Beyond Bulls & Bears


In ETF trading, no news is good news

David Mann, Head of Global Exchange Traded Funds Capital Markets, takes this quiet end-of-summer opportunity to pre-empt any of the typical ETF investor concerns that can pop up during busier times.

I cannot believe that summer is almost over and my kids are already back in school. Time really does fly! One of the summer highlights for all in my household are sleepaway summer camps. The kids have an absolute blast, and we parents get a much-needed break. I remember the first time we sent our oldest away to sports sleepaway camp. Even though we knew he was going to have a blast, I must admit that my wife and I were a bit nervous imagining potential landmines. What if he was homesick or not eating enough or got injured? We desperately wanted daily updates but heard nothing all week. Of course, after seeing him at the end of the week we found out he considered it the best week ever. I guess sometimes no news is good news.

I was thinking about this concept recently in noticing the word “quiet” repeatedly showing up in many of the market recap emails that hit my inbox each morning. I fully realize the “quiet” here typically refers to ETF flows or the number of block trades or even the market itself. From an ETF capital markets perspective, “quiet” can also refer to the number of questions we field from investors with ETF-related concerns.

Looking back over my past posts, I considered some typical ETF investor concerns previously addressed. Sometimes it’s fun to imagine worst-case scenarios even if the truth is far more mundane. The truth is, we have not been getting many calls. But we take this time now to pre-empt any questions that may arise as everyone settles into their new post-summer schedules. A few common ones follow.

Will liquidity be there when it is time to sell?

Investors occasionally wonder if there will be ETF liquidity when it is time to sell, especially in smaller funds. Earlier this year, I discussed this in my post, “Don’t fear the ETF liquidity boogeyman.” I reviewed our entire lineup and found 37 instances in 2022 in which at least $20 million was redeemed from our fund in a single day. Setting aside the fact that I do not love highlighting investors leaving our funds, I can attest that I received zero calls regarding those sales. The ETF liquidity story applies for both buying and selling shares.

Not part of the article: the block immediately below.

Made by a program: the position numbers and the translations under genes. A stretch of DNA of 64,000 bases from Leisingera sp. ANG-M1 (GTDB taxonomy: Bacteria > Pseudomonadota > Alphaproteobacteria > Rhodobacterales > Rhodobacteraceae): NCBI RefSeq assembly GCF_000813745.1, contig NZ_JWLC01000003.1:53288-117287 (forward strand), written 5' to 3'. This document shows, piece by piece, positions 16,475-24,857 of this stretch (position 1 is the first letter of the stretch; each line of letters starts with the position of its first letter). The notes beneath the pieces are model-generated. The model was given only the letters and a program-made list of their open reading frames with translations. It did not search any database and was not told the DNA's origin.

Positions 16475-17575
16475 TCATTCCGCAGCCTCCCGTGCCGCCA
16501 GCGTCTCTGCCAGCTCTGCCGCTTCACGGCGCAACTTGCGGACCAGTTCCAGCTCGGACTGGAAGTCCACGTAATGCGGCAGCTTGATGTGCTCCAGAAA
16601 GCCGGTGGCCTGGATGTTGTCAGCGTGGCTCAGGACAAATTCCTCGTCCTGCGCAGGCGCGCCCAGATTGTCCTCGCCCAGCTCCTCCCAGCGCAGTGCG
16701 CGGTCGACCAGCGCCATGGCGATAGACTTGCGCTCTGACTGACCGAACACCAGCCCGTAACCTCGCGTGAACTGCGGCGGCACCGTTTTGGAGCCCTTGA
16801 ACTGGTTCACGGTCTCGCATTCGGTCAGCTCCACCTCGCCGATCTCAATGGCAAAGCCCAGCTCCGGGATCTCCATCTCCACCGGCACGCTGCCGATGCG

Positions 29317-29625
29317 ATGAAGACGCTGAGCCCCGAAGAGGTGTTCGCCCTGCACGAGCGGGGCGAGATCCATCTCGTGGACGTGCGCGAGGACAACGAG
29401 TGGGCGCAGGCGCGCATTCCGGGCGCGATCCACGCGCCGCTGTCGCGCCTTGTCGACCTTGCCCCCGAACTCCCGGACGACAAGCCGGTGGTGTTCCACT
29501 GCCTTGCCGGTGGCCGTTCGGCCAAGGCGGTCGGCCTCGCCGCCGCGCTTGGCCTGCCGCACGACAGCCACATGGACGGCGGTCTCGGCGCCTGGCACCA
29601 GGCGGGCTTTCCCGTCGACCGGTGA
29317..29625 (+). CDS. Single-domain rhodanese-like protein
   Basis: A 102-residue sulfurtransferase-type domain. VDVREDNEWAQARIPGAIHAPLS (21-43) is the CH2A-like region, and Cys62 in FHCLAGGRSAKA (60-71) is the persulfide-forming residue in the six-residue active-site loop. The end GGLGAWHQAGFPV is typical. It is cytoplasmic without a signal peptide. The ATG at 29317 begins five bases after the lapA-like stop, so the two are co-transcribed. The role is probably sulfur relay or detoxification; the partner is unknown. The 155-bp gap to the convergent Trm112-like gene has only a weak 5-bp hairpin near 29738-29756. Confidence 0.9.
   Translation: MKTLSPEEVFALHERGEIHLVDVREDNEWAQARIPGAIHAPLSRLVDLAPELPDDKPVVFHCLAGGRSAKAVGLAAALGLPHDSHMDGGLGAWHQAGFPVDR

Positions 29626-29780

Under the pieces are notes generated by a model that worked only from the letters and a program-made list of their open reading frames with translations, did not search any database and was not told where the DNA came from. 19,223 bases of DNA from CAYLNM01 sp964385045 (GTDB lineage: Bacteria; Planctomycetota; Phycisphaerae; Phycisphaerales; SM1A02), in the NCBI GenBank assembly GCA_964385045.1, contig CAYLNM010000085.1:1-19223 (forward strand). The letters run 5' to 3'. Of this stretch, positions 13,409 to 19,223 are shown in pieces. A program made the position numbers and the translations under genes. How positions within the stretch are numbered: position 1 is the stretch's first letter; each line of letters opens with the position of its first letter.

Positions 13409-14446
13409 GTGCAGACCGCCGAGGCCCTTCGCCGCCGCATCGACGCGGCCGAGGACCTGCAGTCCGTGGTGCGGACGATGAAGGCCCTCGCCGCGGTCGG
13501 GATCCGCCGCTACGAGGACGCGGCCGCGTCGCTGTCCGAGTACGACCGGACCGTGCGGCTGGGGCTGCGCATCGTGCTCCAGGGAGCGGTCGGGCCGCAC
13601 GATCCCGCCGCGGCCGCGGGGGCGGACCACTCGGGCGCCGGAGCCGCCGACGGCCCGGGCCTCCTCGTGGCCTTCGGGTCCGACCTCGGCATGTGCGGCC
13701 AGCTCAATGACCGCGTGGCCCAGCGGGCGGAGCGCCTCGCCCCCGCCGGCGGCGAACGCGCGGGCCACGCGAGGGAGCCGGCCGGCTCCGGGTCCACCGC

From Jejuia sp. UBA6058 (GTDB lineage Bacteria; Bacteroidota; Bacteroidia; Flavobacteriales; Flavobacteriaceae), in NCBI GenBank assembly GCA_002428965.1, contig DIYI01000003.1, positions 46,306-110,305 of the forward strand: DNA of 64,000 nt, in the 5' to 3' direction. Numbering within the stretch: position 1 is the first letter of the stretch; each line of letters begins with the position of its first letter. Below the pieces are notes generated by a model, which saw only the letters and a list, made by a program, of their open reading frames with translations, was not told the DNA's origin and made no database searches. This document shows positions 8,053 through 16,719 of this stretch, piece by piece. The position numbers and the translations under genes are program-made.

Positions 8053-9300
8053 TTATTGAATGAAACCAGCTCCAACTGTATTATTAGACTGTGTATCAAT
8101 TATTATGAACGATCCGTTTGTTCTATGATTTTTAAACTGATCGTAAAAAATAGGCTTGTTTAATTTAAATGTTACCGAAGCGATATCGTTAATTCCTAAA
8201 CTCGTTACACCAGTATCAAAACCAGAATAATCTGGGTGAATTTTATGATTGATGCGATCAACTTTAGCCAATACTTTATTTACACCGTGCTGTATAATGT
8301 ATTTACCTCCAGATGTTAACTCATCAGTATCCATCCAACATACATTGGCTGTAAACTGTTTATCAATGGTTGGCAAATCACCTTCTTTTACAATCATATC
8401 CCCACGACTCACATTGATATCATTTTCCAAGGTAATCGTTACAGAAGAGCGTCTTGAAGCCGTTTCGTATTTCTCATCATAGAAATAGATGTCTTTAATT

Could an ETF capture the imagination of the message board crowd?

At the beginning of 2021, the world watched in awe as stocks such as GameStop and AMC Entertainment Holdings made meteoric moves on the back of their message board popularity. Given that ETFs trade like stocks, there was speculation as to whether ETFs could experience such moves. Not surprisingly, the ETF structure and ecosystem have proven robust, whether or not the ETF showed up on a message board.

Will active funds work as expected as per the “ETF Rule?”

One of the pillars of the “ETF Rule” is that it explicitly states there are no operational differences between index-based and active funds, something I discussed back in 2019. Just because the rule treated active funds no differently than index funds does not mean there was not speculation on whether this would work in practice. Sticking with the “no news is good news” theme, I can tell you that our funds have now had 66 custom basket creation/redemption orders without issue. Industrywide, I do not recall one article highlighting any operational issues with active ETFs.

Hopefully folks reading this post have had some time to relax and enjoy the summer because if history is any guide, ETF volumes and flows should pick up over the final three or four months of the year. On the opposite end of that spectrum, I expect zero increases in the number of headlines questioning the structure or trading of ETFs. When it comes to ETF trading and liquidity, no news is indeed good news.


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